he air forces of the United States and India are participating in a 12-day joint exercise called ‘Cope India 2018’ at two air force stations in West Bengal. Cope India 2018 is the fourth edition in the series of bilateral joint exercises held between the Indian Air Force and the US Air Force, which is conducted in India. Cope India 2019 began on Nov. 3, 2018, at Air Station Kalaikunda and Air Station Arjan Singh, both of which are in India’s eastern West Bengal state.
Approximately 200 Americans and an unspecified number of Indian personnel taking part in the exercise. U.S. Air Force personnel from the 18th Wing in Japan has brought F-15C/D Eagle fighter jets for the drill, while the Illinois National Air National Guard’s 182nd Airlift Wing will contribute C-130 Hercules cargo planes. Indian Air Force (IAF) Su-30MKI Flanker-H and Mirage 2000 fighter jets, Jaguar combat jets, A-50EI airborne early warning and control aircraft, and C-130Js will be flying, as well.
The Cope India exercise is being held after a gap of eight years, with the last one having taken place in 2010. “Exercise CI19 is a long-standing bilateral US Pacific Air Forces (PACAF)-sponsored Field Training Exercise (FTX), conducted with the Indian Air Force (IAF), focused on enhancing US-Indian mutual cooperation and and building on existing capabilities, aircrew tactics and force employment. Cope India began in 2004 as a fighter training exercise held at Air Station Gwalior. The exercise has evolved to incorporate subject matter expert exchanges, air mobility training, air drop training and large-force exercises, in addition to fighter-training exercises.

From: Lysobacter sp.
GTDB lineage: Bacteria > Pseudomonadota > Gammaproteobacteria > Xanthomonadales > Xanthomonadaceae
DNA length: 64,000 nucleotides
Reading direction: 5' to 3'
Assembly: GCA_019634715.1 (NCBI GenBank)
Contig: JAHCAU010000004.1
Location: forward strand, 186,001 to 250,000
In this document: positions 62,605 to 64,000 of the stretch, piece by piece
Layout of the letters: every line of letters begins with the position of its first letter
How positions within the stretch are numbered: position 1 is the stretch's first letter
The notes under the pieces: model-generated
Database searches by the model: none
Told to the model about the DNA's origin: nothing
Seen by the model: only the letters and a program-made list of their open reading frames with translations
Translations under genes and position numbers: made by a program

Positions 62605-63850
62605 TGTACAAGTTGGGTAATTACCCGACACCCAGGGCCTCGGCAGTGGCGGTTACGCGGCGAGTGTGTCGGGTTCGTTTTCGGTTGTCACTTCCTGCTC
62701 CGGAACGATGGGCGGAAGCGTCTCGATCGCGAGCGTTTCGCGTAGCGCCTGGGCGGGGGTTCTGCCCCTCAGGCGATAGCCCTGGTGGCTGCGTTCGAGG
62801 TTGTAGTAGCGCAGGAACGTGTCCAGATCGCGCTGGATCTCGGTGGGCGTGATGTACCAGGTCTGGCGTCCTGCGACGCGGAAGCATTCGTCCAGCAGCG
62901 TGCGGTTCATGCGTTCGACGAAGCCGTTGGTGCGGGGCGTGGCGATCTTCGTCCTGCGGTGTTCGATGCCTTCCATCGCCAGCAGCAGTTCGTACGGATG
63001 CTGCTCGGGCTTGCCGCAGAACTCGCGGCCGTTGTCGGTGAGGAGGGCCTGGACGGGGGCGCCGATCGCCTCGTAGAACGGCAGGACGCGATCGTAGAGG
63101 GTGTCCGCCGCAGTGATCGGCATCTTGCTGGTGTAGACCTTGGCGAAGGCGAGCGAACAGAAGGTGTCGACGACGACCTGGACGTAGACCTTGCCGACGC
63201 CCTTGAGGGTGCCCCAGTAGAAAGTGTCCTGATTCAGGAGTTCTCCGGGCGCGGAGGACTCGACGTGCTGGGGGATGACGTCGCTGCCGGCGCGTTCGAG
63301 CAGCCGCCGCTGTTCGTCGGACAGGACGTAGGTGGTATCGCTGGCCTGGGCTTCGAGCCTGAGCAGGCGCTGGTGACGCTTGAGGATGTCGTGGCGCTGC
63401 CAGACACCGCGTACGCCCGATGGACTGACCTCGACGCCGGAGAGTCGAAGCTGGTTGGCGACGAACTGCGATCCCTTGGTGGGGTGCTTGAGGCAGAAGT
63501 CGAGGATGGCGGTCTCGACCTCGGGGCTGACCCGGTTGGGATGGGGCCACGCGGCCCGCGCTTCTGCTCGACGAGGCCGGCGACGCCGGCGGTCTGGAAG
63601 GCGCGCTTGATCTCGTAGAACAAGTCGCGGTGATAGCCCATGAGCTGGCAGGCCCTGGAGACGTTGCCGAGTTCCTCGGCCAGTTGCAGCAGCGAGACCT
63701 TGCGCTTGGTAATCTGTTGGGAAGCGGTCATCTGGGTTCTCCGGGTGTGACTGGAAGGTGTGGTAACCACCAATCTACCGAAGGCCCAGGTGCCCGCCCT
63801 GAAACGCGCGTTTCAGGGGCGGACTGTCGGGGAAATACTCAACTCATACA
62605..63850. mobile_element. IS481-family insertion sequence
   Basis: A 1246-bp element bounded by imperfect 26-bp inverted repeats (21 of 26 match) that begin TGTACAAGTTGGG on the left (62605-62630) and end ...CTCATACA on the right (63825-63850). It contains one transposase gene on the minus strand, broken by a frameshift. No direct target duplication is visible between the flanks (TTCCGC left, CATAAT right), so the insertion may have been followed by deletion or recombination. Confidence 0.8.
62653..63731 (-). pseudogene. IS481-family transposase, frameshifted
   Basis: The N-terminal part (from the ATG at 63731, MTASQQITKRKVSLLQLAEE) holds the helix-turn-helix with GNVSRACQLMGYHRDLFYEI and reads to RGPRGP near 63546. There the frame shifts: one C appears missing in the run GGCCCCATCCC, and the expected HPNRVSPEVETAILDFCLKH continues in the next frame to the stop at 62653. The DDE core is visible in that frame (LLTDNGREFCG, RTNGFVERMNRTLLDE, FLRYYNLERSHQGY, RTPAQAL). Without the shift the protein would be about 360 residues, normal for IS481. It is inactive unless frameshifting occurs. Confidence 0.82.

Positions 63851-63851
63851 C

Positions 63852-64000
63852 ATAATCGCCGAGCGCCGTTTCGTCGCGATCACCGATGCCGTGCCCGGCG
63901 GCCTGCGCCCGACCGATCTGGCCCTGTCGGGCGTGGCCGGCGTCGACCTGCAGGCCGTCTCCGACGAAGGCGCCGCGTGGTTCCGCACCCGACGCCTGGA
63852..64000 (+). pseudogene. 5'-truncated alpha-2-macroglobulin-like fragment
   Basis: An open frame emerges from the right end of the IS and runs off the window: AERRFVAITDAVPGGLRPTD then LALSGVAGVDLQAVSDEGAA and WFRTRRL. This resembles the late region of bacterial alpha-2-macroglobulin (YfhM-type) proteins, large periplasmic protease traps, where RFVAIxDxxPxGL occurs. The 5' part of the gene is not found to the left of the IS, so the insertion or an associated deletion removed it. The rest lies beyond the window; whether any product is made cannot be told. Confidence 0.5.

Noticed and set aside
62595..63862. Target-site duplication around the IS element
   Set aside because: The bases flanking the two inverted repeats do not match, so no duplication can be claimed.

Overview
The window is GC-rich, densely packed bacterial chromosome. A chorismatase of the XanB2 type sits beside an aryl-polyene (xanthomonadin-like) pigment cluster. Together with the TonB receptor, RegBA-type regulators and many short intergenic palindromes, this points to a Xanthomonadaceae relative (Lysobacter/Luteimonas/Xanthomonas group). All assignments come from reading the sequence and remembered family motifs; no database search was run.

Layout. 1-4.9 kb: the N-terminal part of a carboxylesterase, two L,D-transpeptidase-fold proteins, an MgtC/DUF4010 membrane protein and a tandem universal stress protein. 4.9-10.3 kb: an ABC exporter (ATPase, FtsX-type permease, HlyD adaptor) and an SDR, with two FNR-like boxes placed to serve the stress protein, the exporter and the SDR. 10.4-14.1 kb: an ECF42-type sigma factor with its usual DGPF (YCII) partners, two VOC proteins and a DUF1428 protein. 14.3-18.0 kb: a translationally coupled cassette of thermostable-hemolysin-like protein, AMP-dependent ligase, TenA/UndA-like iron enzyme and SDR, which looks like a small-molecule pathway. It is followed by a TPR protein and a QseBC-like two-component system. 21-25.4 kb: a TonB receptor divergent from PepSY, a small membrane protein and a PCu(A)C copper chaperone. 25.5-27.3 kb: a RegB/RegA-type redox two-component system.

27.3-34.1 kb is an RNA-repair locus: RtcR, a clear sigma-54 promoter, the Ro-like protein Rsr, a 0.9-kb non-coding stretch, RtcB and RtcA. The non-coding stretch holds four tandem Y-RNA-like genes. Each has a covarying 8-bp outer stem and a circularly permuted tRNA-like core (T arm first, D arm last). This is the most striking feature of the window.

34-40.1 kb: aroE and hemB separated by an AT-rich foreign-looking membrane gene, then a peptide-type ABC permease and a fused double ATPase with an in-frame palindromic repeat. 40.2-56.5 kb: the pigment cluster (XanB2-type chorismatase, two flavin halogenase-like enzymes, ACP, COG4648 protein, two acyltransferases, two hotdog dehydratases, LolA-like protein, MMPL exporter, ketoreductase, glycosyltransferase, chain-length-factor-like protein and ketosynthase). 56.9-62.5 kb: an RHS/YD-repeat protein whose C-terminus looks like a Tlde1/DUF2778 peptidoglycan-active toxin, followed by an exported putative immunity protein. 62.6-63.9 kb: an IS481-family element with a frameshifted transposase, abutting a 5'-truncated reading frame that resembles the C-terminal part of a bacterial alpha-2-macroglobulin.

Having a chance to train to operate together those aircraft, as well as the others that the IAF will be flying during Cope India, is also important if the United State and India hope to be able to deploy and fly together in response to any sort of contingency. This applies equally to the C-130 crews, who could easily find themselves working side-by-side in response to violent crises or humanitarian disasters in the Pacific region or even further afield. India’s Su-30s feature 3D thrust vectoring, making them a particularly unique challenge for F-15C/D pilots when fighting within-visual-range under certain circumstances.